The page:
Decortico literally means husked too, and English does have an equivalent word, decorticated. But the difference here is that it’s not been polished, and when farro decorticato is cooked, it takes longer to soften, and indeed retains more bite even after about 45 minutes. In Britain, we’d make the distinction between pearl barley and hulled barley. The other English name for these hulled grains is groats.

Phew.

Meanwhile, as wheat is the third biggest stable crop in the world, after maize and rice, I just want to mention a few more species.

The most commonly cultivated wheat is Triticum aestivum, known, unsurprisingly, as bread wheat or common wheat. It was first cultivated in the prehistoric period, though it’s been bred rapidly since the 1960s to increase the amount of endosperm, the starchy part of the grain, for white flours. Another major wheat species is Triticum durum, durum wheat, a descendent of emmer that is used for dried pasta, semolina and couscous. You can buy both semolina and durum flour here; the latter is what’s known as farina di grano duro: hard grain (wheat) flour. The hard here is not used in the same sense as in English: when we describe a flour as hard, we mean it’s high protein, high in gluten.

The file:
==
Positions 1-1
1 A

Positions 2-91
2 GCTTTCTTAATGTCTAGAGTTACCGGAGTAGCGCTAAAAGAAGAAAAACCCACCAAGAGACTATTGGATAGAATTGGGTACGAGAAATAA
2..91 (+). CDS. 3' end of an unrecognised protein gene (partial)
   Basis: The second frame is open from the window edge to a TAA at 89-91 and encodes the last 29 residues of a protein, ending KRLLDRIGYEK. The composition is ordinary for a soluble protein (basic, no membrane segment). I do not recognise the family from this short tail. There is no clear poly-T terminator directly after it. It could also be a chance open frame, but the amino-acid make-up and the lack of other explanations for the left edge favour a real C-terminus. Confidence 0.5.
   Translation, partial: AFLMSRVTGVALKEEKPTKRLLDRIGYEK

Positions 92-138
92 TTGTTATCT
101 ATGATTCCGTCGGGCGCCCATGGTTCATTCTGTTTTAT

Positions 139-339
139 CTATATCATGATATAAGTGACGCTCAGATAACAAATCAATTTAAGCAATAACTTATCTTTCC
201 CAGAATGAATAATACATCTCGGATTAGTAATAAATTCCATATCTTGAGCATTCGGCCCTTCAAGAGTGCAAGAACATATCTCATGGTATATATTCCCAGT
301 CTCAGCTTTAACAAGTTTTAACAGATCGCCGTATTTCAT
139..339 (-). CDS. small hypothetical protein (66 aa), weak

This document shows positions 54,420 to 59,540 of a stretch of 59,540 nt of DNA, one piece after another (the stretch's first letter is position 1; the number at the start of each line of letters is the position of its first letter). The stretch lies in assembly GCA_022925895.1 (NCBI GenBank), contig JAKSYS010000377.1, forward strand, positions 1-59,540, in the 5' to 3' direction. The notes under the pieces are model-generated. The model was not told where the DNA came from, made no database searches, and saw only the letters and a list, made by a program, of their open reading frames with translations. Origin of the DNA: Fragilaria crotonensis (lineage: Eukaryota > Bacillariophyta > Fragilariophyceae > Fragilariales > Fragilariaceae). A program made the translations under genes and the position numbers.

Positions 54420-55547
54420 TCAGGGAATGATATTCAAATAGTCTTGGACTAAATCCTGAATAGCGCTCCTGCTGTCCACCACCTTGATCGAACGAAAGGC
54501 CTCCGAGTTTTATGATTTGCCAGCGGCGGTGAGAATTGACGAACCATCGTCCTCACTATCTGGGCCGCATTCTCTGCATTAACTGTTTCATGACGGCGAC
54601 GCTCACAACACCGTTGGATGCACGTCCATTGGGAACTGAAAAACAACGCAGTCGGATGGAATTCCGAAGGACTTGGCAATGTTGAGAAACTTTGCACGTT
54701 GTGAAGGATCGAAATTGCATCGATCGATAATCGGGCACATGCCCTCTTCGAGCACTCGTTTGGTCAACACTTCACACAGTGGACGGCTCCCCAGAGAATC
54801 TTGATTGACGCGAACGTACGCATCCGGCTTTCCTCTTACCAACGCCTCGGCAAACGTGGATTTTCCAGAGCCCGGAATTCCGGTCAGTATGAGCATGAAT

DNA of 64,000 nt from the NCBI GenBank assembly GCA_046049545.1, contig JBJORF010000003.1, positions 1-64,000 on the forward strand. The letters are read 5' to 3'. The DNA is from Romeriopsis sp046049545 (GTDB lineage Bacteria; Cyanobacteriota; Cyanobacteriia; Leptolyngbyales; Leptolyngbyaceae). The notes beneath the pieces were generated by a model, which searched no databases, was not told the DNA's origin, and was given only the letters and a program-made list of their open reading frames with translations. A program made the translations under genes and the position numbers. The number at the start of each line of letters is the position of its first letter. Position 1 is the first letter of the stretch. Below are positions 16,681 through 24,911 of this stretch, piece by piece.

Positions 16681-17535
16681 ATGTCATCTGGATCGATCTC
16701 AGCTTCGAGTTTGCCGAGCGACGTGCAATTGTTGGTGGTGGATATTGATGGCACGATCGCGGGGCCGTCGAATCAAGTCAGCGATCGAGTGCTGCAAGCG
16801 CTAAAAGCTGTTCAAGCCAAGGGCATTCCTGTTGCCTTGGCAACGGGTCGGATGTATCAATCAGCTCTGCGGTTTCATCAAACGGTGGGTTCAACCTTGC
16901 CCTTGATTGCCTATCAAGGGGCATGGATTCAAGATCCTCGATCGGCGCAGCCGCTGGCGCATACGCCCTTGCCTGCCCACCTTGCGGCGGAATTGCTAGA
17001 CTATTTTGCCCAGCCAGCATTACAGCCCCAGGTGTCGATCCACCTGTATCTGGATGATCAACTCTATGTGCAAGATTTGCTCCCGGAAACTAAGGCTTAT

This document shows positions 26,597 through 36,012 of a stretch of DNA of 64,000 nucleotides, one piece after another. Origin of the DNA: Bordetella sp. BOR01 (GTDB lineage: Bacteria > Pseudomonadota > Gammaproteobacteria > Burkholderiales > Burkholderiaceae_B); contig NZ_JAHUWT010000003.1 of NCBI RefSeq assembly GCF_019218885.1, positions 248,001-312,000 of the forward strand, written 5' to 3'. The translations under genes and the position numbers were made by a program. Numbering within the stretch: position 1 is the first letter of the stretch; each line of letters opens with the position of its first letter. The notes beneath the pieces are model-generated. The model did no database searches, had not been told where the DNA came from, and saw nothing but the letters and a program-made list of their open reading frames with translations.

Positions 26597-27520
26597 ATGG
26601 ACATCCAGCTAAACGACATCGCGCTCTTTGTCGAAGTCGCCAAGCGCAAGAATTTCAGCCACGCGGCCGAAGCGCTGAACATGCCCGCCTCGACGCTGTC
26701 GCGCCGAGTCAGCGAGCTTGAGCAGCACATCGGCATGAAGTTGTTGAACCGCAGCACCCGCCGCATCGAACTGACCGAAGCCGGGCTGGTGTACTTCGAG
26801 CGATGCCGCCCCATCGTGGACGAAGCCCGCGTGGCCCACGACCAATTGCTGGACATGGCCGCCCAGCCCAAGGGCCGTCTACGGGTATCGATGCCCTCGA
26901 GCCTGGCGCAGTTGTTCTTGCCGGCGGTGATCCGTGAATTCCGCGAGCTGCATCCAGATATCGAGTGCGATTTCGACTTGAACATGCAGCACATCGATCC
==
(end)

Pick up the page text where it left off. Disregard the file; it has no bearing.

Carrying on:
Right. That’s quite enough of all that. I’m not even going to touch the question of hexaploid, tetraploid and duploid wheats, or the matter of seasonable wheats. I’ll save those subjects of another day. Plus, I’ll also save a discussion of why I’m making the transition away from modern baking with modern wheat varieties for another post.

At least now I’m fairly confident that when I buy farro flour, it is indeed spelt: Triticum spelta. Though when I buy farro perlato, it’s quite likely to be emmer: Triticum dicoccum. Maybe.

Just to reiterate:
1 farro piccolo or farro monococco = einkorn (Triticum monococcum)
2 farro medio or farro dicocco or spelta = emmer (Triticum dicoccum, or Triticum turgidum var dicoccon)
3 farro grande or granfarro or farro spelta or spelta maggiore = spelt (Triticum spelta or Triticum aestivum var spelta)